But first, we need to recognize them.
The good news is that we can actively work with our shadow, shrinking it down and bringing it into the light, welcoming it back to who we are and allowing it to make us whole again. The first step is to acknowledge that it’s there. The second is to listen closely to hear and feel when these parts of you from your shadow bubble up, and – here’s the trick – approach them with curiosity rather than fear, avoidance, or shame. It’s ongoing, yes, and it’s also transformational.
When unconscious, the shadow run the show, no matter how much you believe you are in control. When conscious, it could seem even worse, because you now know there is work to be done. (We also have inherited shadow pieces that are passed down intergenerationally, hence the quote I started with about passing your shadow onto your children; the point here, is that some of your shadow is not even yours – but for whatever reason, you’ve been called to do the healing work. We can take it as an insult –hey, that’s not mine, keep your s%*! away from me!– or accept it and see it as an honor to transform and let go of what is unhealthy or stuck.)
If you are a parent, it can be easy to bypass your own shadow by thinking of all the crud in your partner’s shadow that he or she needs to work through. Yes, that’s probably true, and while it is your partner’s responsibility to choose (or not choose) to do that work, we can only be accountable for our own work – and we all have shadow work to do no matter what.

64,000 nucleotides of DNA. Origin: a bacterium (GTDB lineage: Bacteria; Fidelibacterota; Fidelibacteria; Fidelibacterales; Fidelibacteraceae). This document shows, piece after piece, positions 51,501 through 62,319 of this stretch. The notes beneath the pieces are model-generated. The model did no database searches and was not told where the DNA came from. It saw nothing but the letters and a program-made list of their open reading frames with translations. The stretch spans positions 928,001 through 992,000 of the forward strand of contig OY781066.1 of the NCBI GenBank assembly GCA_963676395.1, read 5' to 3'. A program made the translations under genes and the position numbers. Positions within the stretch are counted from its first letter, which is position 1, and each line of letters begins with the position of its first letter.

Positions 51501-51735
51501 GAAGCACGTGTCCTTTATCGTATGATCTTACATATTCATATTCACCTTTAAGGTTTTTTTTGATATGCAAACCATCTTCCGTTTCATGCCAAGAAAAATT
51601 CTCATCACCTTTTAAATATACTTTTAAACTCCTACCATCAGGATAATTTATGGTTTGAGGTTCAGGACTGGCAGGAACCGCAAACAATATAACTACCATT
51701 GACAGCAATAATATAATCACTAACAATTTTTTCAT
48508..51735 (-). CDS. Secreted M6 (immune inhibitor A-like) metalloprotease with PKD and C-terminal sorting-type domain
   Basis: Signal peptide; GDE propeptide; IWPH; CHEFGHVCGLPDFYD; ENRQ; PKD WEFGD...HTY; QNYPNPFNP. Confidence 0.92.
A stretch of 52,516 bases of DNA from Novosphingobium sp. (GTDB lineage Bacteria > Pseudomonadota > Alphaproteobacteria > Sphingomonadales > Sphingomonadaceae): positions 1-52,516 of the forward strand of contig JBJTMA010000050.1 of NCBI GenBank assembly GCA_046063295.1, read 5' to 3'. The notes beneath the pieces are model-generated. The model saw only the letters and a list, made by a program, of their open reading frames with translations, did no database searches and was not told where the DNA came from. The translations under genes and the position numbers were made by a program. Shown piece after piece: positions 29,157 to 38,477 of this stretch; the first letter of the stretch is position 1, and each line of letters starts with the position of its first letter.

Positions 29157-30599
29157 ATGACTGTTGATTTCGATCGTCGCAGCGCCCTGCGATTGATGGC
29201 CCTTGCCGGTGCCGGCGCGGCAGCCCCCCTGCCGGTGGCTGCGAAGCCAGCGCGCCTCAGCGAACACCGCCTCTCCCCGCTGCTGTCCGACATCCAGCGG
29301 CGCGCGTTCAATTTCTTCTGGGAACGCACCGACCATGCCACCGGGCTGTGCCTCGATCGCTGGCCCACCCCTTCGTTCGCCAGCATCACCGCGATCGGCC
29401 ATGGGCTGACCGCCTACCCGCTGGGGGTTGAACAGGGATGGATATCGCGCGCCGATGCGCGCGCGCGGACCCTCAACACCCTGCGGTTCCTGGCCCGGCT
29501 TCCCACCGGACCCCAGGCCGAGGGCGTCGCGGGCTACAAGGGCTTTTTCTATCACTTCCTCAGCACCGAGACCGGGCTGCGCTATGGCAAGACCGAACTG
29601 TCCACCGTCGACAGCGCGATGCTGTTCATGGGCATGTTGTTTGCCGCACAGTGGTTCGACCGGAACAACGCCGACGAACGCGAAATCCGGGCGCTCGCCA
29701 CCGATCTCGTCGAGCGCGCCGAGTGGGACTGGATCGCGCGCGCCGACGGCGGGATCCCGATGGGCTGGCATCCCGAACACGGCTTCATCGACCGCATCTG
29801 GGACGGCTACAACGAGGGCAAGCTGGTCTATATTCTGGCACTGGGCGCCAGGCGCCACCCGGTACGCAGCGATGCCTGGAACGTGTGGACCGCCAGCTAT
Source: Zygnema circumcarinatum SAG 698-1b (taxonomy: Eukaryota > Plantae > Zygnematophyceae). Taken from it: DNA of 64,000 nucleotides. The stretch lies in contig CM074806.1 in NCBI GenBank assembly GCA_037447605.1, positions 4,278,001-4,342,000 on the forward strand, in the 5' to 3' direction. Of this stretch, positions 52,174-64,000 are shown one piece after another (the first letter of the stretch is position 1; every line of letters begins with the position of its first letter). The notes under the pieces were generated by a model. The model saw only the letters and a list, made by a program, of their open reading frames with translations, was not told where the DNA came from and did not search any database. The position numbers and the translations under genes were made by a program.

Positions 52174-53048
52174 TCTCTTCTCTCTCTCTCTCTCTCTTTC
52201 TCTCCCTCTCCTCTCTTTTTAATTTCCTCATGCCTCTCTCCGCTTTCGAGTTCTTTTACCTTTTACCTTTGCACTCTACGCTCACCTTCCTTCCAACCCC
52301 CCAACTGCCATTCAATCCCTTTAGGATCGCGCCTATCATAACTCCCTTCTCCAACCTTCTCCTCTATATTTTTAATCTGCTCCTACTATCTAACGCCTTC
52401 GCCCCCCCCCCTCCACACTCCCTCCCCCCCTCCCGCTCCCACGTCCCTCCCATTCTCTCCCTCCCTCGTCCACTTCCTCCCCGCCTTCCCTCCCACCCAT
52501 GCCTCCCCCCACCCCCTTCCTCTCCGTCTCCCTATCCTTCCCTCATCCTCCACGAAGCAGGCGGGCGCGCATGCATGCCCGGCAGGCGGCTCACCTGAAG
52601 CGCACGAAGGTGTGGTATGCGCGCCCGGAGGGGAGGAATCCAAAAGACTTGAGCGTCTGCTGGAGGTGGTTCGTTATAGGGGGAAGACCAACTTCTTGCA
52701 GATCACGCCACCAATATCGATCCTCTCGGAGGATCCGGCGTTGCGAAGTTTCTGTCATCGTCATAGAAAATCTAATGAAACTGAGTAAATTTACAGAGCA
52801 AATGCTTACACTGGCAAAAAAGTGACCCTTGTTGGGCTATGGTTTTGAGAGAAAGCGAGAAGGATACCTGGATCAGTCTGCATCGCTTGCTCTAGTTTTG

Working with your shadow may seem scary at worst, and uncomfortable at best, but I promise, it won’t hurt you. In fact, it holds a ton of wisdom that your body, mind, and spirit need to heal.
Okay, so you’re with me, and totally ready for some shadow work. But, where do you start? If you’re not sure how to identify what needs attention in your shadow, the best place to look is in the moments you find yourself most irritated, enraged, or upset, as well as where you find yourself “checking out” or avoiding stillness with distractions. These are your triggers, which are opportunities for you to work with. They are portals that lead to your shadow. Not being afraid to peek inside and explore what’s there is how you can access this wisdom and bring it to light, eventually breaking you free from the old patterns and beliefs that have classically held you back. Turning toward this work is, ironically, what shrinks your shadow and sets you free.
I thought about all this as I was drying my daughter’s hair the other night after her bath. I couldn’t help but smile at her, this beautiful expression of light right before my eyes. She is her own being, no doubt, with her own unique life force energy. While not every piece of me will affect her – it’s all my own stuff, that’s for sure, and she’ll have her own as well – I do know that some of it will, and that it’s my responsibility to do my shadow work and clean my own energy and patterning for both of our sake.
Just then, she began leaning closer and closer to the mirror, examining a scar on her forehead from when she bumped it last week.
“My cut is getting smaller and smaller, mom.”
I smiled. “Yes. That’s because it’s healing.